By Katie Speller
On International Women's Day we put up the post, "9 Facts That Prove Women Are Not Equal To Men," which highlighted a lot of the information provided by the Clinton Foundation's: Full Participation Report. We read the comments, and it seems like a lot of you want to know what marrying young has to do with gender inequality.
Here's the answer:
UNICEF reports that 1 in 4 women worldwide are married before they turn 18. When a woman marries young, the trajectory of her life can be completely interrupted: She’s likely to be less educated, make less money and have children earlier (with more complications and risks) than her peers who marry later on. This is true for women in every country in the world.
Though child marriages are considered a human rights violation, the practice is still widespread in developing nations, often because it’s steeped so deeply in cultural tradition and because the union can be considered a lifeline for a poor family (either through compensation from the groom's family or the insurance that their daughter is well-settled in the care of another family).
Suzanne Petroni, Senior Director of Gender, Population and Development at The International Center for Research on Women (ICRW) says that child marriages (defined as marriages involving an individual under the age of 18) are one of the most glaring human rights violations occurring today.
“When you look globally at the issue: 1 in 3 women in the developing world are married by 18, and 1 in 9 are married before turning 15,” Petroni says. “Girls with only primary education are twice as likely to be married before they turn 18 and girls with no education are three times as likely.”
For the latter, the young marriages can occur with women who are just hitting puberty.
According to Petroni, following these marriages, young women are often expected to prove fertility early on, and studies show that early pregnancy is a leading cause of health complications and death for both mothers and children.
Petroni says it’s not often noted that the majority of under-aged pregnancies occur within marriages to significantly older men. These girls have not been given thorough information or the skills to negotiate contraceptive use. “They’re at a higher risk for sexual and physical violence and haven’t had the time to develop the social skills for healthy relationships."
Ultimately, entire communities suffer as well, Petroni says, when young women are unable to use their most productive years (young adulthood through mid-twenties) to contribute to their local economies.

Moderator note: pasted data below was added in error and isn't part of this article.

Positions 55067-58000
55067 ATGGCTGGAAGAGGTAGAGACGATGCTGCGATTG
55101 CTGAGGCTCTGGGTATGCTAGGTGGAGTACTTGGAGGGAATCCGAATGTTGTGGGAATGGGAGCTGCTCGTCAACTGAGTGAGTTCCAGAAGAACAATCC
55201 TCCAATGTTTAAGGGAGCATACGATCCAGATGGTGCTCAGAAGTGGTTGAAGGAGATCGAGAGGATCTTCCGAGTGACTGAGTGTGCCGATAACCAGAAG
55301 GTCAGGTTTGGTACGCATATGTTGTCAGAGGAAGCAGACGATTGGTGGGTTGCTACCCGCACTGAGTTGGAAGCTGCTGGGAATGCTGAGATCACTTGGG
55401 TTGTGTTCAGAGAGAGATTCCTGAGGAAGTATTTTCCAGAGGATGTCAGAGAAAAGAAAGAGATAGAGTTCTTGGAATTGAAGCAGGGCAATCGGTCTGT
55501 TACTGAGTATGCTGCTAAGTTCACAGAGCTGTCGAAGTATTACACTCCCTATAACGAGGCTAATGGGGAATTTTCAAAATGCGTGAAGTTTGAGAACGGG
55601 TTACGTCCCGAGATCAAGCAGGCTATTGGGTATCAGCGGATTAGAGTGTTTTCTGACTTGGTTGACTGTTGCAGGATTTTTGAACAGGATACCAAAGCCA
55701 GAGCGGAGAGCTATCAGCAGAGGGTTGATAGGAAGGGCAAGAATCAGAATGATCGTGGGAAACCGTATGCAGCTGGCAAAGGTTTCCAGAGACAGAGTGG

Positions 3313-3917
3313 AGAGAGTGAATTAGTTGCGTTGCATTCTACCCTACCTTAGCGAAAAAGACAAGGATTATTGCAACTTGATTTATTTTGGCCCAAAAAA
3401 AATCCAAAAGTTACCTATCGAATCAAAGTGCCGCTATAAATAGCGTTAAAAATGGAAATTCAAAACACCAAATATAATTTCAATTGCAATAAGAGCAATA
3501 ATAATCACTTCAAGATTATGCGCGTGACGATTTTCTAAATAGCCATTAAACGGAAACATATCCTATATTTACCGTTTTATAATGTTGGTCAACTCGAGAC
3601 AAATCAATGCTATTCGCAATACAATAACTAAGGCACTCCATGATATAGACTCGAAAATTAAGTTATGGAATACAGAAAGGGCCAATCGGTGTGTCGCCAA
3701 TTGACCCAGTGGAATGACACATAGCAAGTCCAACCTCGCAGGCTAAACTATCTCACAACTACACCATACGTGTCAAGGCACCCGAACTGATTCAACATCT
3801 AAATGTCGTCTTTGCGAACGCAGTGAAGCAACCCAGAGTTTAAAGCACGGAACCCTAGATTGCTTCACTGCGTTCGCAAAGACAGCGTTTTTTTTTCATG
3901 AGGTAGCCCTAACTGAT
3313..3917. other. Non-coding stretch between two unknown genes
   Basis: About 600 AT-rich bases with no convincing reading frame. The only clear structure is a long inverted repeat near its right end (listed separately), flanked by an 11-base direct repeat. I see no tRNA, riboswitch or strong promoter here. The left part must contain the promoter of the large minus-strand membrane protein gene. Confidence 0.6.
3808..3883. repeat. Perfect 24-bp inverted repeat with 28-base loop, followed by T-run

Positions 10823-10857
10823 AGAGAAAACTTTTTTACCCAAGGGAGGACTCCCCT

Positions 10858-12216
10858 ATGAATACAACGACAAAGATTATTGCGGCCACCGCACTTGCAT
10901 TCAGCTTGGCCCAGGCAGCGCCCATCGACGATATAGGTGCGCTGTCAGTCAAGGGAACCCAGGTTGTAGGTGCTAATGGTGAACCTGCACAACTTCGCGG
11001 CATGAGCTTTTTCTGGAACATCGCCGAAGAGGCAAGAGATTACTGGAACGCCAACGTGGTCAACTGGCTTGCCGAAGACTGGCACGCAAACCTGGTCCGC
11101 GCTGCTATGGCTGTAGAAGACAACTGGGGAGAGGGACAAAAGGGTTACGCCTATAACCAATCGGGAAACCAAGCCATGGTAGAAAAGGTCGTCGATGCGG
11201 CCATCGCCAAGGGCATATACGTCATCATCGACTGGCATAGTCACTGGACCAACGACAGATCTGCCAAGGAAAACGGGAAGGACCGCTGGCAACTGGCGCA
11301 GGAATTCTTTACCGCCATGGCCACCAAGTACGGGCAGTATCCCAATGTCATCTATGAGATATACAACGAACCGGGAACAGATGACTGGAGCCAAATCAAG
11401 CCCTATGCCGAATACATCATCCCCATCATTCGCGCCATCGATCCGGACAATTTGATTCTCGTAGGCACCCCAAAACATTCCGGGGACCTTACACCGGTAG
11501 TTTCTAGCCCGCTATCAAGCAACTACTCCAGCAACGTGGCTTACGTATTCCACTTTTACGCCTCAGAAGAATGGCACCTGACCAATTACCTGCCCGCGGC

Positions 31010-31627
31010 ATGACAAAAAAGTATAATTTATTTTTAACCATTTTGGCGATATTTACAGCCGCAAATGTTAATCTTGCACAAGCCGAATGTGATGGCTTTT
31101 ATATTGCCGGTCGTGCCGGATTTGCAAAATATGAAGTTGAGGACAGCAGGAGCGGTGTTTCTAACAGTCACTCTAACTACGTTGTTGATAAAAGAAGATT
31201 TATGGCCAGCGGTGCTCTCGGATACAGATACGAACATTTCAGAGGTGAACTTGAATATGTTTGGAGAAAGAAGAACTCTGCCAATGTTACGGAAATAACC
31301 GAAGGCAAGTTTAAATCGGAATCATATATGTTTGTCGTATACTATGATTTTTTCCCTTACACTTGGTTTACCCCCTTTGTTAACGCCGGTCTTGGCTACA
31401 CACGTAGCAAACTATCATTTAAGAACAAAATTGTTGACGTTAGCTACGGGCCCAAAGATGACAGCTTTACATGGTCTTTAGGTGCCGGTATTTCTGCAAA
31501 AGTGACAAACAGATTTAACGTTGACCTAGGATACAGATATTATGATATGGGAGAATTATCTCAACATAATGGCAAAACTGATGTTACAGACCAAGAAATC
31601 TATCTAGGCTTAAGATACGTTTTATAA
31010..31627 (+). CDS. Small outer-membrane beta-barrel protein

“[Women who are married young] are the ones left out of development programs. So they need more attention,” Petroni says. “Really, when you talk about child marriage, it’s girls who’s aspirations and opportunities are being forfeited.”
Want More Money? Wait To Get Married.
And in the United States, young marriages are more likely to end in divorce, especially for people who never finished high school.
According to Knot Yet: The Benefits and Costs of Delayed Marriage in America, a report by The National Campaign to Prevent Teen and Unplanned Pregnancy, the National Marriage Project and the RELATE Institute, the rise in the age of marriage in The United States is one of the most important social developments in recent years with numerous social and economic benefits for all parties involved.
“Later marriage tends to mean richer women, especially among the college educated, even after controlling for other factors,” the study says. “By the time they reach their mid-thirties, there is an $18,152 difference in annual personal income between college-educated women who marry before age twenty and those who wait until thirty or later.”
The study finds that college-educated women who choose to marry later are generally more successful in marriage: they see significantly higher combined household incomes later in life (due to the time and energy put into their careers during their early twenties) and they’re significantly less likely to have their marriages end in divorce.
“In general, couples who wait till their mid twenties or later enjoy more maturity and financial security, both factors that make it easier to sustain a lifelong marriage,” the study says.